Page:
Marcus Rashford is set to hold talks with Work and Pensions Secretary Thérèse Coffey, as he calls for a permanent rise to universal credit. ...
Marcus Rashford is set to hold talks with Work and Pensions Secretary Thérèse Coffey, as he calls for a permanent rise to universal credit.
The footballer and food poverty activist is due to have a formal phone call with Coffey in the next fortnight, to discuss the possibility of making permanent changes to the monthly payout.
If successful, the £20-a-week uplift would be made permanent from April, resulting in a £6 billion-per-year boost for the scheme.
The call for the permanent increase comes after the UK government increased universal credit and tax credits by £20 following the coronavirus outbreak earlier this year. The measure came into place in April, and was described as a ‘temporary’ change that would last 12 months.
The initiative received cross-party support, but Chancellor Rishi Sunak has refused to confirm whether it will become a permanent fixture.
Following a tumultuous year that resulted in a lot of unemployment, campaigners cited by The Guardian estimate that as many as 700,000 people – including 300,000 children – will end up in poverty if the universal credit increase comes to an end as planned.
The end of the scheme would mean claimants lose out on £1,050 per year.
A government spokesperson said officials are ‘committed to supporting the lowest-paid families through the pandemic and beyond’.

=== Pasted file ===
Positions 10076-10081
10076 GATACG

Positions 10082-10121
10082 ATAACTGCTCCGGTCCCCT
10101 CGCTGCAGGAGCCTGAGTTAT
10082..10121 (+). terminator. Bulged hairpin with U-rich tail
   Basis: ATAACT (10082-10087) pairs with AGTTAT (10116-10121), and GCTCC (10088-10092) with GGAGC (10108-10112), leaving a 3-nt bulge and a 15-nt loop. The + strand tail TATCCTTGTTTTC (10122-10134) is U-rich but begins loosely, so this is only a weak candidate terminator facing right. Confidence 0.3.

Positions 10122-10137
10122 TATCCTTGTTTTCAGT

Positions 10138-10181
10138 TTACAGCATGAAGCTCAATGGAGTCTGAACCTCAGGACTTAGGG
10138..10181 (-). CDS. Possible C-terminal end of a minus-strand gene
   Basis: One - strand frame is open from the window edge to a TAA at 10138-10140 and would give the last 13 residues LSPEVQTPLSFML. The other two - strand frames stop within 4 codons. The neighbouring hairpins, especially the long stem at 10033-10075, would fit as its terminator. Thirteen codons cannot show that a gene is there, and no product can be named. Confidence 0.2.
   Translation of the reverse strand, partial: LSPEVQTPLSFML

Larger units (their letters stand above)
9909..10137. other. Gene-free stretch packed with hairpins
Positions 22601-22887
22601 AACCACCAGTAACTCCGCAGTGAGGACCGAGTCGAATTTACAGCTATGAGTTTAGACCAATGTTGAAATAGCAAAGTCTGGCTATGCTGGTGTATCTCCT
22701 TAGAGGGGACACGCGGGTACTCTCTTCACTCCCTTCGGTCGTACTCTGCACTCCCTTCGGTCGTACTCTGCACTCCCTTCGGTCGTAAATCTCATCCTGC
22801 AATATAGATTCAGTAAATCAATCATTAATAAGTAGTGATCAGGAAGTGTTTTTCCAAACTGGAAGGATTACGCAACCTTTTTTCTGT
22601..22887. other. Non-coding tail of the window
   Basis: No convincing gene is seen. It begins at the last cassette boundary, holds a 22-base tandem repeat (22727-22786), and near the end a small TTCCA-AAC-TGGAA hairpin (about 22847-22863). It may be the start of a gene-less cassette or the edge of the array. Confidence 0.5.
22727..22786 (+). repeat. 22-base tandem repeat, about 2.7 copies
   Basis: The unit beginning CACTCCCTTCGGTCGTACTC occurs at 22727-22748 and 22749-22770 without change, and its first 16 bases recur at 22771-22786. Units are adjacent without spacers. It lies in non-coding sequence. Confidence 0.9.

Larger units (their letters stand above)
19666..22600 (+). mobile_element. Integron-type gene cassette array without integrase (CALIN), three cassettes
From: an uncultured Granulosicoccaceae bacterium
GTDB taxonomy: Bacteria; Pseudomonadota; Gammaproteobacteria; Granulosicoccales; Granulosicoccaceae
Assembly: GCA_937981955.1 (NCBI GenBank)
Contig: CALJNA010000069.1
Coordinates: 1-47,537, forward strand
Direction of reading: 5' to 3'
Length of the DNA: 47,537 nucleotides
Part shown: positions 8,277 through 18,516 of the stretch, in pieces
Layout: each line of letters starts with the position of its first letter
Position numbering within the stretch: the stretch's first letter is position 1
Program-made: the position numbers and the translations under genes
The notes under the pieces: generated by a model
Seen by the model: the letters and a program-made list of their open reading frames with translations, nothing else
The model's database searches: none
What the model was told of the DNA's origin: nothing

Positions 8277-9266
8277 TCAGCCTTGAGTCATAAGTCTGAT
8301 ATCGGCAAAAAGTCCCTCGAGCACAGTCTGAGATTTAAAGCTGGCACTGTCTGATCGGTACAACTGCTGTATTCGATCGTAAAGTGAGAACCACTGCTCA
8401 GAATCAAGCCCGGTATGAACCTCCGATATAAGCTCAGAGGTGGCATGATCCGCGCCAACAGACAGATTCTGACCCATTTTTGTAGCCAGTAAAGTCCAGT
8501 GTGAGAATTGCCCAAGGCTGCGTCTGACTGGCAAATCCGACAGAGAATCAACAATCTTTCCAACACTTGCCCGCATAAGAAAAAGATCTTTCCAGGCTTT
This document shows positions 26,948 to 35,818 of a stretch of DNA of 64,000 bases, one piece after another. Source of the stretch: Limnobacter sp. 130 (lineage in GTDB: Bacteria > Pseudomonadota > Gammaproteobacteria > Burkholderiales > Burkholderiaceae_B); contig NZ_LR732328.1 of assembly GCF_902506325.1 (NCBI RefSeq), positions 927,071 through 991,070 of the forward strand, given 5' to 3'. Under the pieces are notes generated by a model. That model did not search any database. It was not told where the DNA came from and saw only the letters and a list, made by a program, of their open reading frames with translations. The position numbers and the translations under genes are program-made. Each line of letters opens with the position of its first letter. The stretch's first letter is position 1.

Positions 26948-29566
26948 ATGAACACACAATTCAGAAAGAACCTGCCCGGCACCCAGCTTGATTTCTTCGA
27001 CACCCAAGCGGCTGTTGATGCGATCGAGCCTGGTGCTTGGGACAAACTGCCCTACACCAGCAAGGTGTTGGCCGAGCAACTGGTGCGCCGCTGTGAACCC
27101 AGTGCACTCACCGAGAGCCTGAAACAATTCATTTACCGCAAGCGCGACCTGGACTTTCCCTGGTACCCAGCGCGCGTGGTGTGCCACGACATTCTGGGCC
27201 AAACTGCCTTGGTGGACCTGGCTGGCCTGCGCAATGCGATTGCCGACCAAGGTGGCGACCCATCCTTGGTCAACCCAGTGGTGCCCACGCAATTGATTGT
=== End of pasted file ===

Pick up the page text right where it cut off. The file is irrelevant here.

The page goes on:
In a statement, they continued:
That’s why we have raised the living wage, boosted welfare support by billions of pounds and introduced a £170m Covid winter grant scheme to help children and families stay warm and well-fed during the coldest months.
A source close to Rashford spoke about his new campaign with The Guardian, explaining the increase in universal credit is ‘certainly something [Rashford] has shown strong interest in as he has spent time with families who have benefited from the uplift’.
They continued, ‘Thérèse has stated the uplift will be reviewed. Marcus is keen to discuss this in their call.’
Rashford, who experienced poverty as a child, has not publicly commented on the upcoming call, but made his interest in the matter clear when he tweeted Sunak to ask if the increase was going to be ‘taken away’.
The footballer is reportedly understood to be keen to increase his knowledge on the government’s long-term intentions in this area.
One charity campaigner expressed their approval of the move, saying:
We’d welcome Marcus throwing his weight behind campaigning on universal credit. We’ve seen an outpouring of compassion and calls for justice responding to the light Marcus has thrown on hunger. Throughout the year he has talked about the need for long-term solutions and we couldn’t agree more.
The Department for Work and Pensions is set to internally review the uplift in the new year as part of a routine review of economic and health conditions faced by low-income families.